his origins, his impact, and his eventual alienation of just about everyone.
As the guy who was always there even if he had no powers and did have an
annoying personality, Broadhead's life is the framework upon which the author
sketches out the eras of his world. Anyone who had been reading his online
work to date (all of which have either bought the book by now, I suspect) can
see where various stories fit onto this scaffold (like seeing the other side
of Leather's fight against Broadhead here), but again it's not necessary.
This is about a single man determined to get things right even though the
world is Wrong. There are dark and bright mirrors aplenty through the
flashbacks, from friends who have lost all hope but still fight, to enemies
who should have been allies, and most of all the protege he was determined to
protect from himself. Strongly recommended. $6.99 Kindle edition, $16.95

Disreputable Persons: Signal Comics (that's what's on the cover, no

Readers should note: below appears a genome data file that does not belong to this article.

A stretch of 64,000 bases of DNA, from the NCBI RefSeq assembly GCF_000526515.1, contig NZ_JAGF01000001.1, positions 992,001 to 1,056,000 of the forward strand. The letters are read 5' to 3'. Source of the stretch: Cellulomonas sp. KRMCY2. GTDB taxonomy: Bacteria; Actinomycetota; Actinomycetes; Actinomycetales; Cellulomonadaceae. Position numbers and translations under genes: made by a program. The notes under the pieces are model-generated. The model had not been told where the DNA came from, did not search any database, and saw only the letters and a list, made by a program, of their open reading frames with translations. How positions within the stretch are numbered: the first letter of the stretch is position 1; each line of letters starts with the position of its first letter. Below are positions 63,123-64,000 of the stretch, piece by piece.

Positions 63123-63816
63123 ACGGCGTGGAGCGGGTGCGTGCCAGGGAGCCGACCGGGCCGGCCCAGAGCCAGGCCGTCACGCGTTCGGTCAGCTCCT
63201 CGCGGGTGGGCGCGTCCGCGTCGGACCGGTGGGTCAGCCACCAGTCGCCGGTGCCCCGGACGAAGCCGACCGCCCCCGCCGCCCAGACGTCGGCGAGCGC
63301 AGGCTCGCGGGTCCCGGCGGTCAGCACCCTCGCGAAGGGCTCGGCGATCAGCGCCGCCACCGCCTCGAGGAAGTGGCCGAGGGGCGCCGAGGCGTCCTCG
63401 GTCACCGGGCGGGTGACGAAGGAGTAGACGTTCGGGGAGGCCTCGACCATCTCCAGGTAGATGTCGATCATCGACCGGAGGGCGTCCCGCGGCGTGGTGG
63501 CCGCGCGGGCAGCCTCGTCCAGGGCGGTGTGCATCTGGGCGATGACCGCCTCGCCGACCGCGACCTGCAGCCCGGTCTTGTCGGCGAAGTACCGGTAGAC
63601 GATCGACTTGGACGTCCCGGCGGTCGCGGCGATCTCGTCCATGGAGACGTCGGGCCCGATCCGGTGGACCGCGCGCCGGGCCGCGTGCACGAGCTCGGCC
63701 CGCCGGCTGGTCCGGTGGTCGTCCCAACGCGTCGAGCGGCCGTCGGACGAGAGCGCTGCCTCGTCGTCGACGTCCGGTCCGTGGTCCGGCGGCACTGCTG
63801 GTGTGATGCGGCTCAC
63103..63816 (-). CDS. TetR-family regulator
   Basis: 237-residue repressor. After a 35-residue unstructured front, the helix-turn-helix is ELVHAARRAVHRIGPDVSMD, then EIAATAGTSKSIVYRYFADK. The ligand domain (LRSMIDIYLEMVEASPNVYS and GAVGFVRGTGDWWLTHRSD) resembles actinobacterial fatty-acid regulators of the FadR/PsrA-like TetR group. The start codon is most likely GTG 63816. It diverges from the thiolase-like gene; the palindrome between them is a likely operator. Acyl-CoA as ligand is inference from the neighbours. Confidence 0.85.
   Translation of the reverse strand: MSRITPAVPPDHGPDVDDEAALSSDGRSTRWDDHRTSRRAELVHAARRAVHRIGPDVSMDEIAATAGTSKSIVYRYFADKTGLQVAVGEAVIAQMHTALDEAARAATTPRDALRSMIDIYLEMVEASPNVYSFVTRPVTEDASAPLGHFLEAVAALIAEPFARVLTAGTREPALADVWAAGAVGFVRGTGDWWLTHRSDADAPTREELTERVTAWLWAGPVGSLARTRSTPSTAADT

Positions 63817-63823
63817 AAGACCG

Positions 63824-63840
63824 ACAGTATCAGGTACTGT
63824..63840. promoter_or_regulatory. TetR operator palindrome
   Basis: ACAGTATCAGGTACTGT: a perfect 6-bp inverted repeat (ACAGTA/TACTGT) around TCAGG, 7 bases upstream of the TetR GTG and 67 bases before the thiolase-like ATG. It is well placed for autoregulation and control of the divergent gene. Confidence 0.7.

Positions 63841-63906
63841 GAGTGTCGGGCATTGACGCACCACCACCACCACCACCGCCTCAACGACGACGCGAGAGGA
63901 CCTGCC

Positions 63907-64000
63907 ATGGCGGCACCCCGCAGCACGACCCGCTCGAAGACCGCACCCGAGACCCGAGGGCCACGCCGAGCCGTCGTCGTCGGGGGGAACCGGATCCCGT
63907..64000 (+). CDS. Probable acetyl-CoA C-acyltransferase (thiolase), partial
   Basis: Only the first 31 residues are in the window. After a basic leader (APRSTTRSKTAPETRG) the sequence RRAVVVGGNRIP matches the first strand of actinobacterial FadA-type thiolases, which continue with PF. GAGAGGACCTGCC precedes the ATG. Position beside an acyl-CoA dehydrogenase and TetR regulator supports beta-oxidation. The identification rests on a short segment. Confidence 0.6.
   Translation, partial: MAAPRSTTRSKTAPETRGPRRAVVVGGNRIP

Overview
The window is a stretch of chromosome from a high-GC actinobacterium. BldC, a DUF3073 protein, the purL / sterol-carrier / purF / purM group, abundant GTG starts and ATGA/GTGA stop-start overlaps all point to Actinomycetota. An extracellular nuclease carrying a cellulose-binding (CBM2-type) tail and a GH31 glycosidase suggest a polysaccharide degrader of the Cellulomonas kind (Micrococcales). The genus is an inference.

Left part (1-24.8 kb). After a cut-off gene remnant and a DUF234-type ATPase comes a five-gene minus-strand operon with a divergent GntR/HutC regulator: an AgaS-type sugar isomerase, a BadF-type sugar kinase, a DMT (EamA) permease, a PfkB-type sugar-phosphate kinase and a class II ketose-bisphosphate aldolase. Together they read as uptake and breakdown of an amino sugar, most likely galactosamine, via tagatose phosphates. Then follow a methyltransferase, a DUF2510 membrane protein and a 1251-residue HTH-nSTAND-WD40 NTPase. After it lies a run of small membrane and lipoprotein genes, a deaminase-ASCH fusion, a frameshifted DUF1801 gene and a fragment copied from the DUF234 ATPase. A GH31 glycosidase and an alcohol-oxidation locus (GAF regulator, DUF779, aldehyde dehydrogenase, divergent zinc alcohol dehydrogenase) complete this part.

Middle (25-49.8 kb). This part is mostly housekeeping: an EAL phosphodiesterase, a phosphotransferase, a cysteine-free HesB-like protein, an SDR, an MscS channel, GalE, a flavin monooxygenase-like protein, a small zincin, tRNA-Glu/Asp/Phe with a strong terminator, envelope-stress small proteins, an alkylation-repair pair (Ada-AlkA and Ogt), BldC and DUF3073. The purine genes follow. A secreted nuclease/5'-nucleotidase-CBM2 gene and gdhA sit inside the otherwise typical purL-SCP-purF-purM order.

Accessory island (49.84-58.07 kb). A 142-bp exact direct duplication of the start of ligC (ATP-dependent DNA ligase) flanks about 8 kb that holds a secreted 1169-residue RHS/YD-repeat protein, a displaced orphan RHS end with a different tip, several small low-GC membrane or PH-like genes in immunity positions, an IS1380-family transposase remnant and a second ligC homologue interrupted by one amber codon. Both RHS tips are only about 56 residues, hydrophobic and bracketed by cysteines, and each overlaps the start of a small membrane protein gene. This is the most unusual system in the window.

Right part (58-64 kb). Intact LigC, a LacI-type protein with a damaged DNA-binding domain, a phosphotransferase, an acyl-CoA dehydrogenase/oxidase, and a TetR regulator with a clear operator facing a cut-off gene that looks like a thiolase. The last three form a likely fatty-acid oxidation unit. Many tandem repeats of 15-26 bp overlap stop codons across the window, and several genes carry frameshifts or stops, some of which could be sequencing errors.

publisher is listed on the Amazon page) - The fourth book in the
"Signalverse" series that kicked off with Miracle Girl & Jack. A few
characters from the larger universe do show up or get mentioned, but this is
mostly about a separate cast. Specifically, a group of paroled
ex-supervillains (who were generally never that villainous) and the one
minor-league superhero who keeps her eye on them. It's your basic "not very
bad badguys stumble onto some serious villainy and have to stop it themselves
because the heroes don't believe them" story, plus a romantic subplot that
requires the protagonist be pretty oblivious. A decent read the fleshes out
Blake Michael Nelson's universe. Recommended. $2.99 Kindle, $9.99 print.


Trade paperbacks, collections, graphic novels, pocket manga, whatever.
If it's bigger than a "floppy" it goes here.

The Way of the Househusband vol 5: Viz - After a slump last volume, the
quality is back up to par. A good variety of situations and characters,
playing up some of the humor in the non-mob cast once in a while helps keep
it from falling into a rut. Strongly recommended. $12.99/$17.99Cn/#9.99UK

Hawking: :01 First Second - Ottaviani bounces around publishers with
various projects, and like his Feynman project this one from :01 First Second